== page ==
Guten Tag!
After
the last post some of my friends wrote me sweet messages expressing their
support and that I shouldn’t worry. They were reacting to the first paragraph
of the last post where I was lamenting about how hard my new life in Berlin is.
I’d like to set the record straight and tell you that I’ve had many wonderful
experiences too. But in this post I want to share the lessons I’ve
learned when moving in and a few
recommendations for people who are contemplating moving to
Berlin or maybe just stay for a month or two. There are many many websites which deal with exactly the same (and I
will mention these in the post), but of course everyone’s lived
experience differs. So here is mine.

Flat
search
Me and K came to
Berlin mid-August. We found a flat in Prenzlauer Berg to live in for a month
while we look for a flat. Little did we know that we wouldn’t have found it
until the beginning of October. Because, of course, the first three weeks we just
partied, explored Berlin and my work was kinda giving me a lot to do. To apply
for a flat (and get it) in Berlin is A LOT OF PAPERWORK. We were really slow at
this, so learn from our mistakes and do this early on.

Here
you can read
more about these papers. And about
registration
. Jeeeez, this is one RIDICULOUS piece of paper without which
you can’t do virtually anything in Germany. Can’t set up a bank account, can’t
get internet for your flat, can’t apply for flats, can’t apply for Schufa…
Aaand the eye of a Big Berlin Brother is upon you. No escape. Can’t hide. They
know.
Here you can find flats mostly for short
term stay, but also long term. It is a cheaper option than airbnb. And here.
And here
also
. These are only sublets, usually furnished.
Here you can find flats which are
available for long-term contracts, usually unfurnished.
Also try: woloho.com

Most of my September
was basically biking back and forth between Kreuzberg and Friendrichshain to about 5 flat viewings every day. Many ugly
flats, many expensive flats, some nice ones and some with 20 other flat viewers
in the flat with me and K. Very very stressful. But it was also nice, because
biking around I learned to navigate in Berlin. I even know the names of most
streets in Kreuz and Friedri. And the names of real estate agents, cause
they were the same ones showing us different flats… 😀

The flat we live in now
is actually the first out of the 40 we applied for to reply to us positively.
I’m pretty happy with what we found. It’s 70m², with 2 rooms, high ceilings,
quiet neighbours, a yard and centrally located, near Frankfurter Tor. However, why the rent is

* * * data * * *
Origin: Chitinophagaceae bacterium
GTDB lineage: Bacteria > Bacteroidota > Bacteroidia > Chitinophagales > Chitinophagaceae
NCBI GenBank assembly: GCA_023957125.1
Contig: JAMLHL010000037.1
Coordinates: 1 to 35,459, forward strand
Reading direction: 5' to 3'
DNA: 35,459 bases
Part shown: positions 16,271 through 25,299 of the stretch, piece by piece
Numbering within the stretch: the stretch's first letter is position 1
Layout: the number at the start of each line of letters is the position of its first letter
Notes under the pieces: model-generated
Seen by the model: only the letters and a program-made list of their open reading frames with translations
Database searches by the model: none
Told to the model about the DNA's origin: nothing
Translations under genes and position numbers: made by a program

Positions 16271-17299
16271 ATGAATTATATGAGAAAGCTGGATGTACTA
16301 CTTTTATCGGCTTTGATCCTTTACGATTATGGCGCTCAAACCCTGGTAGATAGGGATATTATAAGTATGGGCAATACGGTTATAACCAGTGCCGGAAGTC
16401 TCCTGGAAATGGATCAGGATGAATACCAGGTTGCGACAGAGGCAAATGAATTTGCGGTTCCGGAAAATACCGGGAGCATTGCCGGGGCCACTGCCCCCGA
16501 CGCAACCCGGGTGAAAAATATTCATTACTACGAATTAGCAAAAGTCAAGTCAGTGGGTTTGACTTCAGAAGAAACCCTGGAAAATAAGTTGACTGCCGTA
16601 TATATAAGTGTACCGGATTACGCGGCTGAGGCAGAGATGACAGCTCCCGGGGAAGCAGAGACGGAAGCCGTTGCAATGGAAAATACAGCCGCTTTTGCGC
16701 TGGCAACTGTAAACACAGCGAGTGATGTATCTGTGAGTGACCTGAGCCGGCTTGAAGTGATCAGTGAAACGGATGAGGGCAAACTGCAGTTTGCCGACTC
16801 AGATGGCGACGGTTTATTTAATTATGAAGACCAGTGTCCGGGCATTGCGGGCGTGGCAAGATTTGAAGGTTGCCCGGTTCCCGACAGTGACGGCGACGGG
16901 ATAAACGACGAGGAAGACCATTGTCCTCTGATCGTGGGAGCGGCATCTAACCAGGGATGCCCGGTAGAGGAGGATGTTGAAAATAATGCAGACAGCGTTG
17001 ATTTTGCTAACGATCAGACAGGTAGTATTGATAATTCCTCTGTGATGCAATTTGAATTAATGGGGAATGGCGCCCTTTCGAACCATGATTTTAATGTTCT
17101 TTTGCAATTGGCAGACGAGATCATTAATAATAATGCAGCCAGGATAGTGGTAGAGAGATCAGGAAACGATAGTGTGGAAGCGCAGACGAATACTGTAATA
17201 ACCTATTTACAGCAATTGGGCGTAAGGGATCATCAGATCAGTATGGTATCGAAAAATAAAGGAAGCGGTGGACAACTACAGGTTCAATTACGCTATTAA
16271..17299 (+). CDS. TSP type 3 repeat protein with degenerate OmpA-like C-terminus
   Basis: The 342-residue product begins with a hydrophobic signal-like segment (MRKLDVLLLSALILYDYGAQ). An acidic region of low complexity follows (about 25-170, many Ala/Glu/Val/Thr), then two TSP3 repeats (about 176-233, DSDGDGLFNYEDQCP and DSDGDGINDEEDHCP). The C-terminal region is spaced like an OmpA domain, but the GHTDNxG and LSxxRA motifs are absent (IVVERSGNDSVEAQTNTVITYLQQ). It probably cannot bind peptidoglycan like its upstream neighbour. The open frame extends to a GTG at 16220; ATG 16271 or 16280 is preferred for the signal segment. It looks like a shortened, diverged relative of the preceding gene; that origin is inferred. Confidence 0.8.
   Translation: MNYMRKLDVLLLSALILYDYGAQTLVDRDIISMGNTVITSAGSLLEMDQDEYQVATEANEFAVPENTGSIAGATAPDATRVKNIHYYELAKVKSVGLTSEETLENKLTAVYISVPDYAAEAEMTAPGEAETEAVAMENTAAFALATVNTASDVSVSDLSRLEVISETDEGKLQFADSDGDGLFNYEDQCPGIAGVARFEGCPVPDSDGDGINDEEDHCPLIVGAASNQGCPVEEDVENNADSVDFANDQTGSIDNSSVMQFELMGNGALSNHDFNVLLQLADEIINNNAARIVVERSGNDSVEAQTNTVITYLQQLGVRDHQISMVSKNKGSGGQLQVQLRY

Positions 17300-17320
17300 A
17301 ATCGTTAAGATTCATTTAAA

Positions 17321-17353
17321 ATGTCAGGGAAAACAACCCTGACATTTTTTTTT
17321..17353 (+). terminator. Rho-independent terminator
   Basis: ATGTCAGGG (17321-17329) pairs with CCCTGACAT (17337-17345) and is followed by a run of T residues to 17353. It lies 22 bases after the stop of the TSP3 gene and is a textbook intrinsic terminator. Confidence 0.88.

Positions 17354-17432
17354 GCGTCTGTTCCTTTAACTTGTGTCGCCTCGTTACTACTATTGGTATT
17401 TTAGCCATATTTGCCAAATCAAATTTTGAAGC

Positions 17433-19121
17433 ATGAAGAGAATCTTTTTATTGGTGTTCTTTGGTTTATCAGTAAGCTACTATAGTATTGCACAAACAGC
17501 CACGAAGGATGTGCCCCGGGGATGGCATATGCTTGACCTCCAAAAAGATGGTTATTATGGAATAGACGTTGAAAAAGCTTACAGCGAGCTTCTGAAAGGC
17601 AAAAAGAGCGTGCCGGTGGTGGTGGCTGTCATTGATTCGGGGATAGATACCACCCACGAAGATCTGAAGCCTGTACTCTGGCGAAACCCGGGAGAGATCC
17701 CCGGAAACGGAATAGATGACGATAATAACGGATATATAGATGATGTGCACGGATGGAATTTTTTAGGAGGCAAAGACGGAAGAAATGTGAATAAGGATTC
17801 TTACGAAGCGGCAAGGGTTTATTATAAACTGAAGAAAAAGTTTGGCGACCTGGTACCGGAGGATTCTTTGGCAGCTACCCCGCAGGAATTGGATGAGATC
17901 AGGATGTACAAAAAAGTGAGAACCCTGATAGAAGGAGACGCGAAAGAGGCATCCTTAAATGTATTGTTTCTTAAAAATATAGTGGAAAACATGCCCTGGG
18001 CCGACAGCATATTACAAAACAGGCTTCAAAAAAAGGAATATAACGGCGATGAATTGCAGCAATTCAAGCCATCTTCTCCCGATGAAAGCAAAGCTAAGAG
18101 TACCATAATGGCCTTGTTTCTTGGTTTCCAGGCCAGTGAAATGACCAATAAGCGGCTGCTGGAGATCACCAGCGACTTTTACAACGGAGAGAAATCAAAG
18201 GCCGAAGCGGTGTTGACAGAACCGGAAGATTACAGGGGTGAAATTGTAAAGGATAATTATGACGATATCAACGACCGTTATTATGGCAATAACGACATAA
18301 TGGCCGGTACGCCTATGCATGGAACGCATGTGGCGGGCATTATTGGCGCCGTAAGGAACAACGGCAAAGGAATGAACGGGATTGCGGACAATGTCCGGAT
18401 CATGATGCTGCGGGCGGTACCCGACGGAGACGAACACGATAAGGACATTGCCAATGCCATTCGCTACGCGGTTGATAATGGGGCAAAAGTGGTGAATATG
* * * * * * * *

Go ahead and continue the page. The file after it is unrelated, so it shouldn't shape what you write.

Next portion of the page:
relatively low is because there’s a renovation of the building happening. So
basically, every morning I’m woken up at 7 by clanking, drilling, bashing,
conversations in Polish and terrible rap music.

Furniture

Not having a car makes moving in quite difficult, but not impossible. 90%
of our furniture was dragged in by me and K, ohne Auto (yes, even our sofa and
dining table). We did it on bikes, public transport and our bare backs &
friends’. Almost every Sunday we went to flea markets. Almost everyday we
browsed online for 2nd hand stuff and went to pick it up. And of course, the
one time we reserve a Robben&Wietjes
moving van (only 25 EUR a day), we get there in the morning and they tell us that we
need our registration papers, which of course we don’t just carry around with us… fml 😀 We visited many more, but these are some
places I would recommend for furniture and home stuff:

ebay-kleinanzeigen.de
– cheapest and nicest stuff, but need to search every day for newly listed
(search your post code and you are much more prone to successfully transport
your new furniture to your home)
berlin.craigslist.de – smaller
selection, but similar to ebay-klein, this is where I got my bike
Treptower
Hallentrödelmarkt in Arena
– 2nd hand and antiques, huge hall filled with
many nice pieces of furniture and things for every room in the house, but also
much sh*t, damaged, which nobody will ever find have use for. Generally not such
bargains as online, but search, ask & haggle with the vendors and you will
be rewarded.

Flea
Market at Boxhagener Platz
– OK prices, need for haggling, mostly 2nd hand
and antiques, but also handmade cool stuff. It is open air and a really nice
place to spend your Sunday.
Flughafenstr. – many Trödel (junk) shops along this street. Great
bargains, nice sellers!
Top tip – if you
don’t like the colour of your furniture, there’s a very quick (but not so clean) fix. I used spray paint to turn many of my pieces blackest ever black with these sprays. I’d
recommend.
I won’t even
recommend Flohmarkt am Mauerpark, because it’s too expensive, too touristy and
the sellers are quite mean.

Since my work
contract just ended, I’ve just started a job hunt. Will tell you all about it
when I’ve found something 🙂